And comphet looks different for black women.

There are entire essays, books, and careers made on speaking the way black women’s womanhood has been denied, disrespected and ignored. However, the way that we are socially mandated to fit into white beauty standards (especially if we are in the middle classes and higher), and how that intersects with queerness is not as common.

As a queer black woman, comphet looks different when you’ve been inundated with messages about your undesirability your whole life, as well as the messaging for women across the board that our true value lies in how many and what kind of men like us. When you see stats about lower marriage rates and high divorce rates, when you see parts of your community practically deify marriage and blame our social plight on women’s dating decisions, compulsory heterosexuality becomes a racial norm as well as a gender norm.

This doesn’t even get into the double bind that being a dark-skinned black woman while living under these social pressures. To be dismissed romantically(and gaslit about that dismissal) and then told that our wombs are needed to continue the race (and in particular to make dark-skinned black men who are the standard of beauty for black men) is a mindfuck. It is trying to make the best of an (at best) transactional relationship with our community.

Also, god help us all if you’re dark-skinned and end up with someone who isn’t black for whatever reason. I don’t even have to discuss the kind of vitriol, concern trolling, misogynoir and gaslighting that comes out every time a darker-skinned black female celebrity comes out with her non-black partner. She has failed at her duty as a black woman to end up with a black man.

Combining that with queerness, get you this: To be a black woman who loves women, and quite possibly interracially date other women, is to have thoroughly failed black womanhood.

And you know what?

I don’t fault myself or any other black female late bloomers like me dealing with the anxiety they have when working through their own history with comphet. We were raised to be pick-me’s who perform hyper-femininity to marry black men and have black children with them. We were raised that the only identity that we were allowed to fight for was blackness, and to forsake all other identities we had no matter how important to us those identities may be. We were raised to never choose our own joy and own happiness. So when you realize that the warm fuzzy feelings you get only seem to happen around other women and you realize that maybe, just maybe, you’ve been a lesbian all along (or at least have a preference for women), it’s terrifying.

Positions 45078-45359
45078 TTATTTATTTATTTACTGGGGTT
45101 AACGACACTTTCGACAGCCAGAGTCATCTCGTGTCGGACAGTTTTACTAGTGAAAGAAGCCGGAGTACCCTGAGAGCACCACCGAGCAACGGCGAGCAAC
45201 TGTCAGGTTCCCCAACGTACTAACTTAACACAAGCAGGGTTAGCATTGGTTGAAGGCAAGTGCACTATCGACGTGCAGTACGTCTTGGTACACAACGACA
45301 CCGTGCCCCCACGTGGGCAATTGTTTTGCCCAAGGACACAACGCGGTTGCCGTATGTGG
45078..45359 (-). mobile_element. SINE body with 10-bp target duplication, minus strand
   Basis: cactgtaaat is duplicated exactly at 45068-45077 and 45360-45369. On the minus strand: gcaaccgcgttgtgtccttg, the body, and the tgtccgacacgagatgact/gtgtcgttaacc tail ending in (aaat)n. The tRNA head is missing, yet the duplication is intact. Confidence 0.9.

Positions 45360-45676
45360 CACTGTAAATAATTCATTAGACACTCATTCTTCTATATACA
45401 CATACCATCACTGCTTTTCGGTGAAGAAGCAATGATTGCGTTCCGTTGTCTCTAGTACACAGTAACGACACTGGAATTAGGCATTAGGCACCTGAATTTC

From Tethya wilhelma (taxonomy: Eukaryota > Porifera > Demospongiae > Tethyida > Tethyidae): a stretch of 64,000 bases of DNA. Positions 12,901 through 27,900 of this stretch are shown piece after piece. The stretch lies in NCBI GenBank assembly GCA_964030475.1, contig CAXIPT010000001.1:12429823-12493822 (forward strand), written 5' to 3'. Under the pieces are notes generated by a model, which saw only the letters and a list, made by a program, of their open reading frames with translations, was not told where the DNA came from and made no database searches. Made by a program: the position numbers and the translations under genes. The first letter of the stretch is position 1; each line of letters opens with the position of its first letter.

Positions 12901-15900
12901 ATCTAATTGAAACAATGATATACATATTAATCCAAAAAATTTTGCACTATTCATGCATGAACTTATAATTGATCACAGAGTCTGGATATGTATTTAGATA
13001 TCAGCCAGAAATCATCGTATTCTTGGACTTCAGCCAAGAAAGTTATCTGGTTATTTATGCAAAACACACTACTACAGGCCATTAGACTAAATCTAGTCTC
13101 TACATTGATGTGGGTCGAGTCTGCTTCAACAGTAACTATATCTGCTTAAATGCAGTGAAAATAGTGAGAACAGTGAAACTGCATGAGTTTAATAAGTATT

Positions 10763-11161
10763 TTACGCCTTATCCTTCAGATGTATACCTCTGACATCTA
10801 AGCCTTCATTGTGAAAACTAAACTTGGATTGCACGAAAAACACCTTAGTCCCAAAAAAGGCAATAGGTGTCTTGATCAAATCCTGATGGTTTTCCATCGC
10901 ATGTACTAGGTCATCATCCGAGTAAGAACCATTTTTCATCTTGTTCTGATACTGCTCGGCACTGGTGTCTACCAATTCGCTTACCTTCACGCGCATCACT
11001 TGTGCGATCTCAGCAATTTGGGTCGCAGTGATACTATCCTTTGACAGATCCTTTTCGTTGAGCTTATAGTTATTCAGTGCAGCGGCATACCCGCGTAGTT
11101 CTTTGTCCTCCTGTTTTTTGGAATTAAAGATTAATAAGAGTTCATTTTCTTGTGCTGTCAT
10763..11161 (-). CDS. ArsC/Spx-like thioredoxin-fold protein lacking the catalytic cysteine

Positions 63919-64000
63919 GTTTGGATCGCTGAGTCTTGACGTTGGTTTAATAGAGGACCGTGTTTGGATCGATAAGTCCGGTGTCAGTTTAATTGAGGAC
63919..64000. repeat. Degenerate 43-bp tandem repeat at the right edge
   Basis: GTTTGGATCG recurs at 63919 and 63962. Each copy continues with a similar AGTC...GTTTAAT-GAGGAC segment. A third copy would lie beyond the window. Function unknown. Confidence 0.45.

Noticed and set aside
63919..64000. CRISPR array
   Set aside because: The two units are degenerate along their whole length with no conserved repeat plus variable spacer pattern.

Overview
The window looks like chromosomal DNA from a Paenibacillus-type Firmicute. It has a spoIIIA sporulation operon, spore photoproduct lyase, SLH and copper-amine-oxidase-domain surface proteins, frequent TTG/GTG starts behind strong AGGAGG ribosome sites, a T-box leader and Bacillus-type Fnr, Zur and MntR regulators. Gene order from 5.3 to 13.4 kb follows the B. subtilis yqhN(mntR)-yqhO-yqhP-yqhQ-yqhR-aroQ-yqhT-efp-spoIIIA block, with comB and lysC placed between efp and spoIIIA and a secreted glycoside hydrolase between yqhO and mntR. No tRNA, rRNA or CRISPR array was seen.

I’m not gonna lie, I texted a friend in tears feeling as though I failed at womanhood because the word “lesbian” scared the shit out of me. But once I met *Nina and fell for her, there was no going back. I couldn’t unknow what I knew anymore. I knew that I was always meant to marry a woman, to build a life with a woman, and die with a woman. That my house was always meant to only be open to and house other women. That my difficulties “getting with the program” and understanding how men in relationships worked, came from the fact that I was literally trying to find a cis woman inside of a cis man.

So, if your reading this and thinking “Oh, I might feel the same way.” or start having questions, I welcome you to read The Lesbian Masterdoc, with a few added questions for black women.

Do you really want to be with a man (especially black men), or do you want to not reinforce stereotypes of undesirability? Do you really like black men or do you choose them because it’s the right thing to do for your race? Are you just putting up with black men because you don’t want “pink dick” or is it because you don’t want any dick at all?

There are more, but these are the few that stuck out to me during my own journey. I wish you good luck with yours. May we all build houses for those whom we truly love.

*Name has been changed to hide their identity

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E.B. Hutchins

E.B. Hutchins is a blogger who works in education by day and blogs by night.